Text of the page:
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Topic: Society

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Sakamoto, James (1903-1955)

Born in Seattle, James Y. Sakamoto became one of the leaders of the local and national Japanese American community during the critical era just before and after the start of World War II. He was a fou...

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Seafair: the Founding: Jim Douglas's Account

In this excerpt from his unpublished autobiography, Jim Douglas (1909-2005) recalls the many steps involved in coordinating Seafair. Jim Douglas was one of a group of local citizens called together by...

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Seattle Holy Rollers Killings: The Spectacular End to an Oregon Love Cult

Early in the morning of May 7, 1906, Oregon mill worker George Mitchell spotted the man he had been looking for in Seattle since he had arrived from Portland on May 2. Franz Edmund Creffield was walki...

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Seattle Liberation Front

The Seattle Liberation Front (SLF) was one of the more flamboyant, if short-lived, radical organizations to rise out of the student movement of the 1960s. Organized in January 1970 by University of Wa...

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Seattle Police Matrons (1894-1930)

More than a century ago, a debate about the ethics and authority of law enforcement began in Seattle as citizens, mainly women, voiced concerns about the abuses of power committed against women and gi...

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Seattle's Neighborhood House (Settlement House)

The Seattle Section of the National Council of Jewish Women (NCJW) founded Settlement House in 1906. (Settlement House was renamed Neighborhood House in 1947). They founded it on the model established...

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Seattle's Sister City Program

President Dwight Eisenhower created the Sister City program in 1956 to encourage the people-to-people exchange between Americans and citizens of other countries. Seattle was quick off the mark with th...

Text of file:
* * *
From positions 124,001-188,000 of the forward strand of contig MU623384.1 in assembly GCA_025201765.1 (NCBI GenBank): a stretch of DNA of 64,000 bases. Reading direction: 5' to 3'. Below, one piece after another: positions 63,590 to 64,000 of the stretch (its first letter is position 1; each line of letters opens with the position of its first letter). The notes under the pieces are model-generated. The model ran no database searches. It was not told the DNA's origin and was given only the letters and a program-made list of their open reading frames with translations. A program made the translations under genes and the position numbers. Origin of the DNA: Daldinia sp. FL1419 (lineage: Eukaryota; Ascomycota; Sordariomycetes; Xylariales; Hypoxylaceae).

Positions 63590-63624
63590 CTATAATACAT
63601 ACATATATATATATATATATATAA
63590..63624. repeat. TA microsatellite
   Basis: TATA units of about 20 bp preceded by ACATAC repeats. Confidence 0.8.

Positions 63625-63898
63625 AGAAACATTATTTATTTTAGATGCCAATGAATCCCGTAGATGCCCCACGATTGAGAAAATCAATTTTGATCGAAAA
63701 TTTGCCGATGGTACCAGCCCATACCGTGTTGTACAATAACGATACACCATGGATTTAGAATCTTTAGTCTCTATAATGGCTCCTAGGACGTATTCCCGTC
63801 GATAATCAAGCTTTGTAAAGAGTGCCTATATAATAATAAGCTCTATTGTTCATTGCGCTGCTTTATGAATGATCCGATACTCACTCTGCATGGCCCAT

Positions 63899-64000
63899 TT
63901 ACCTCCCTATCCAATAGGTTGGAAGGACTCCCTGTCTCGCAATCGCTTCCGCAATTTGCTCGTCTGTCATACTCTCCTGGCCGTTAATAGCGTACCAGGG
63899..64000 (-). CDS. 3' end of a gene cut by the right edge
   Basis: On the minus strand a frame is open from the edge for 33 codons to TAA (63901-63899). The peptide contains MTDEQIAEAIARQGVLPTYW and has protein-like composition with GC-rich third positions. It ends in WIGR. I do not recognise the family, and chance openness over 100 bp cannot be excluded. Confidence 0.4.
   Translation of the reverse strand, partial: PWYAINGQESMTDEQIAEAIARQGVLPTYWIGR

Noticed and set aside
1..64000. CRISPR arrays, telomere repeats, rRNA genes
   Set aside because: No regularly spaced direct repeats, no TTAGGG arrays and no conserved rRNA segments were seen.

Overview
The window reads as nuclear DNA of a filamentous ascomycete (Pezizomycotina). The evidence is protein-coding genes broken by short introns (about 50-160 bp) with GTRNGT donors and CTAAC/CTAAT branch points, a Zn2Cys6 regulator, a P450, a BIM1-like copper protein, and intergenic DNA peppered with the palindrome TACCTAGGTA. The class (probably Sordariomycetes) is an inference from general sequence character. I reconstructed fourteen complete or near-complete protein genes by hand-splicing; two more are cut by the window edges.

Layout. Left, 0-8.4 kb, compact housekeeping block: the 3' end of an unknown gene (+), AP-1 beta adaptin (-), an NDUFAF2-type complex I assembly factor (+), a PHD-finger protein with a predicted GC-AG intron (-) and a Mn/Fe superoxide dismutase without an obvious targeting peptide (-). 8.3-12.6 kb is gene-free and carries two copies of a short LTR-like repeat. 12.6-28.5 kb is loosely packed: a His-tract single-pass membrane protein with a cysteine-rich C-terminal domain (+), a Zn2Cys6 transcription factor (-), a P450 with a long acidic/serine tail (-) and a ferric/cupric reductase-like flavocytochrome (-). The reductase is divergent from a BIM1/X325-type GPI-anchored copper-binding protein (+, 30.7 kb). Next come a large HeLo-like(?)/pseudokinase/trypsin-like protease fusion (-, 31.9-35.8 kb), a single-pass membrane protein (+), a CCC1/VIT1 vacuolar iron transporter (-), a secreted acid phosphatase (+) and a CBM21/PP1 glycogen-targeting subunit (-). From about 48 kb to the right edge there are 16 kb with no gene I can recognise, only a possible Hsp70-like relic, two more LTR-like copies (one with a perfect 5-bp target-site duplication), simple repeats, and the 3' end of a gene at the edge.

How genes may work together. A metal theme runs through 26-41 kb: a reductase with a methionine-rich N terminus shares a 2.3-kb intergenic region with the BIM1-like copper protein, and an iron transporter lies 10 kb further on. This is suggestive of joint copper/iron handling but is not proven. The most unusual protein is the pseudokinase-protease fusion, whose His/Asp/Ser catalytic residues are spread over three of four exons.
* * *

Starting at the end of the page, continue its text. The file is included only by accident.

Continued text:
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Smart Sr., Phil M. (1919-2013)

Phil Smart started selling automobiles in 1952 in Seattle and built the area's first and most-successful Mercedes-Benz dealership. He gave much of his time and effort to community service, particularl...

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Southeast Asian Americans

Never in the history of the United States have so many people come from the same region in so short a time under such dire circumstances as did the Southeast Asian refugees in the decade after 1975. O...

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St. Patrick's Day in Seattle

Though the Irish in Seattle have always celebrated St. Patrick's Day, there was no official St. Patrick's Day Parade in Seattle until 1972. Before (and after) that first official procession, the late ...

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Steves, Richard "Rick" John Jr. (b. 1955)

Rick Steves (b. 1955) is a best-selling travel writer, businessman, philanthropist, and television personality whose work revolves around encouraging people to broaden their perspectives through trave...

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Stimson-Green Mansion: On Its Preservation, an Interview of Priscilla (Patsy) Collins

In this HistoryLink interview conducted by architectural historian Heather MacIntosh on September 18, 2000, native Seattleite and businesswoman Priscilla (Patsy) Collins (1920-2003) provides perspecti...

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The Bruise: A Seattle Reminiscence by Dorothea Nordstrand